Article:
MLB Drafts Betting Bill in Missouri Intent on Making Profit

MLB Drafts Betting Bill in Missouri Intent on Making Profit

MLB has echoed a move last week by the NBA in its drafting of a bill in Missouri regarding the growing legal sports gambling movement. The league has followed the NBA’s lead in announcing its conditional support for legal betting but requiring a one percent “integrity fee” on every potential bet made.

The Missouri bill follows a statement by MLB made earlier this week denouncing a bill introduced to West Virginia’s Senate attempting to legalize sports betting at the state’s gaming facilities. But while that bill was based on the state’s terms it’s becoming apparent that the NBA and MLB are quickly reacting and attempting to shift the conversation on their own terms.

The general guidelines for acceptable legislation dictated by NBA and MLB appear to be as follows:

  • 1. Detects and prevents improper betting conduct
  • 2. Pays one percent of betting handle to the leagues
  • 3. Allows leagues to restrict wagering on their events
  • 4. Includes consumer protections for bettors
  • 5. Includes internet and mobile betting.

What's in MLB's Bill?

The new Missouri bill specifically legalizes sports betting both land-based and on an online/mobile platform at the state’s gaming facilities. However, the required one percent fee would roughly equate to 20 percent of all revenue generated, which would only increase should other sports organizations follow suit with the same plan. Add that to the anticipated 21 percent tax that exists on other gaming options in the state and the potential benefit of the state and its facilities gets smaller and smaller.

The Missouri Gaming Commission would be responsible for regulating the industry. Registration for any potential online or mobile platform would cost $10,000, and basic problem gambling protocols and minimum standards for advertisements for sports betting would additionally be instituted.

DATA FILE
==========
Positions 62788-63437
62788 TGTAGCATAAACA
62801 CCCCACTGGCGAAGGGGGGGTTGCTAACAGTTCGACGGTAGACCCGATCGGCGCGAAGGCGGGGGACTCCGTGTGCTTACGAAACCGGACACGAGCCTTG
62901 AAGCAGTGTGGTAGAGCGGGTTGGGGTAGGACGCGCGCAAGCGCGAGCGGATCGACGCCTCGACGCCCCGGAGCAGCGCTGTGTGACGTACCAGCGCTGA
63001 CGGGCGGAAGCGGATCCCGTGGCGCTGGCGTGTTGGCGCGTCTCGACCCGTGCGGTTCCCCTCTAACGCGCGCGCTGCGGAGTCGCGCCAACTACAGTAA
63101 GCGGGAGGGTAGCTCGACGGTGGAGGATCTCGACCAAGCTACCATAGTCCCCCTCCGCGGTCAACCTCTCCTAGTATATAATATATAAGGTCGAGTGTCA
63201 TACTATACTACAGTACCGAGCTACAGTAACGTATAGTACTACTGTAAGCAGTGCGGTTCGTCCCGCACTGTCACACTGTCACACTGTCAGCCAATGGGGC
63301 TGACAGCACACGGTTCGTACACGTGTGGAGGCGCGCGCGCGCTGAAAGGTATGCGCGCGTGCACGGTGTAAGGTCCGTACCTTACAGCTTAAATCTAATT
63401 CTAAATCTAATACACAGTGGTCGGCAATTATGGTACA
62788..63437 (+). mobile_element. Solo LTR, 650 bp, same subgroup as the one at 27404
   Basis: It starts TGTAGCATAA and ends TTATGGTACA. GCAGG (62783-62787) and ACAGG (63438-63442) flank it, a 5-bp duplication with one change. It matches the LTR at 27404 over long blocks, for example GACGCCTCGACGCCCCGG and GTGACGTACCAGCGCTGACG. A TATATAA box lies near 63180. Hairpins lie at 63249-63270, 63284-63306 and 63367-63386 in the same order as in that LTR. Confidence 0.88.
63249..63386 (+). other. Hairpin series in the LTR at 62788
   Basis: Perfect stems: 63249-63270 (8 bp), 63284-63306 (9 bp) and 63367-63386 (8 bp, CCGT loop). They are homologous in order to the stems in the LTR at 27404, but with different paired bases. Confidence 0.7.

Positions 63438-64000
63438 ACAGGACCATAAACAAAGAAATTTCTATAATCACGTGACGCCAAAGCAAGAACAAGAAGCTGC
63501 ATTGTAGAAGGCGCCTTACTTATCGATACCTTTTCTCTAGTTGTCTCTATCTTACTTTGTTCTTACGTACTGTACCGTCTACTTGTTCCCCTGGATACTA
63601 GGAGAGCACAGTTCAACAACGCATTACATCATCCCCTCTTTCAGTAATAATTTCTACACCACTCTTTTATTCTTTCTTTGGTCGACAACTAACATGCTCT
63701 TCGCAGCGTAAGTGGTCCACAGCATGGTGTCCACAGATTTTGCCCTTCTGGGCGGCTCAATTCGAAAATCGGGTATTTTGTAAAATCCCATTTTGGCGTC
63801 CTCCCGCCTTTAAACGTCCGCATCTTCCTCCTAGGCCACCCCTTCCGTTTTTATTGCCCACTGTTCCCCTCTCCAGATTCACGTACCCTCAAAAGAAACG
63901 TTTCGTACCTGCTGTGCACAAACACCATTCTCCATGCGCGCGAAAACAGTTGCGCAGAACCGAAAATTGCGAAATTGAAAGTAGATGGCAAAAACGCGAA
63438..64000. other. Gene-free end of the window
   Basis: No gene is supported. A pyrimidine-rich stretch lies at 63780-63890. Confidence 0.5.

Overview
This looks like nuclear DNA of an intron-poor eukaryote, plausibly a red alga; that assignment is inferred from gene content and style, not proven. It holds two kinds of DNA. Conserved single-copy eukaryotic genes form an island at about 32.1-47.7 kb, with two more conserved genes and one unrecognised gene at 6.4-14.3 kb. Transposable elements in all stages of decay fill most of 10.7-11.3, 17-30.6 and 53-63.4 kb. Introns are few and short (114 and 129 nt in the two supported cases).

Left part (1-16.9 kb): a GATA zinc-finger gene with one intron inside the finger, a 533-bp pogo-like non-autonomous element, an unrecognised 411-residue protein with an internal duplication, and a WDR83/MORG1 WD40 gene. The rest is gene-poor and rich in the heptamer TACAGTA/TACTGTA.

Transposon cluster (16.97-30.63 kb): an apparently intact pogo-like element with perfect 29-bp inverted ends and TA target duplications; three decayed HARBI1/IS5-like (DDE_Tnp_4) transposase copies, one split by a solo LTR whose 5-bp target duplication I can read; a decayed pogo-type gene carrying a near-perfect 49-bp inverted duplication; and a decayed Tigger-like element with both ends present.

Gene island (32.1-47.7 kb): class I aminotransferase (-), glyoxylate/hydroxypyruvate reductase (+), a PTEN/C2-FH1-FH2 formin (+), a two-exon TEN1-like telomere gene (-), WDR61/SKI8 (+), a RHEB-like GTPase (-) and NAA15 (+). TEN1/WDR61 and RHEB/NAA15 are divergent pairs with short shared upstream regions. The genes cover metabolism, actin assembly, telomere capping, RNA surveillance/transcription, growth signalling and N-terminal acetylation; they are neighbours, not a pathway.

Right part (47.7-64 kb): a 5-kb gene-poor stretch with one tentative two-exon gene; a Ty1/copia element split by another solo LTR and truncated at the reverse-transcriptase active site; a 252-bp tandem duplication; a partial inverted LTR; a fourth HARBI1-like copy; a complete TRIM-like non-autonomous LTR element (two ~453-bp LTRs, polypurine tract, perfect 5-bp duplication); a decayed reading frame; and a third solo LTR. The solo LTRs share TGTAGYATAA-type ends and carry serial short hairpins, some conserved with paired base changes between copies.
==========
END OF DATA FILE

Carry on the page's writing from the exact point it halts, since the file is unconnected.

Looking at the nitty gritty of the bill reveals even more issues as prohibitions on who will be even allowed to participate are strict and some aren’t even required by Nevada’s set of gaming regulations.

2. Sports wagering operators shall employ commercially reasonable methods to:
  • (1) Prohibit the operator, directors, officers, owners, and employees of the operator, and any relative living in the same household as such persons, from placing bets with the operator;
  • (2) Prohibit athletes, coaches, referees, team owners, employees of a sports governing body or its member teams, and player and referee union personnel from wagering on any sporting event overseen by their sport’s governing body. In determining which persons are excluded from placing wagers under this subsection, operators shall use publicly available information and any lists of such persons that the sports governing body may provide to the commission;
  • (3) Prohibit any individual with access to non-public confidential information held by the operator from placing wagers with the operator;
  • (4) Prohibit persons from placing wagers as agents or proxies for others…

Under the bill, MLB and other “sports governing bodies” would have the power to limit wagers and control where the data used in the betting comes from all while.

MLB Passing Burden

Furthermore, despite the incongruously named “integrity tax” attempting to signal MLB’s concern about the integrity of its sports, it appears that much of the implementation and protection of said integrity would fall on the shoulders of the state and gaming facilities.

On a personal level potential betters would be wary of the right of MLB to ask for “account-level betting information and audio or video files relating to persons placing wagers” at any time. This information includes personally identifiable customer information, IP addresses of bets made and the amount and type of the bet.

What the Bill Means

Despite this recent shift to the offensive for MLB, there are plenty of questions as to what extent their pleas will be met. They are, in some states, late to the game and appear to be making up legislation as a reaction on the fly to a legal sports betting discussion that’s been going on for some time.

Missouri now has been added to the list of states in which MLB and the NBA have established lobbying efforts (Iowa, Kansas, Indiana, New York, Rhode Island and West Virginia.) With such efforts being made it’s becoming clearer that pro sports leagues are doubting their chances at winning the Supreme Court sports betting case (Christie vs. NCAA) more each day.

If the recent activity by the NBA and MLB are any indication, the U.S.’s pro sports entities seem more concerned with carving out their own substantial slices of the potential legal betting pie than they are with perceived “integrity” of their sports.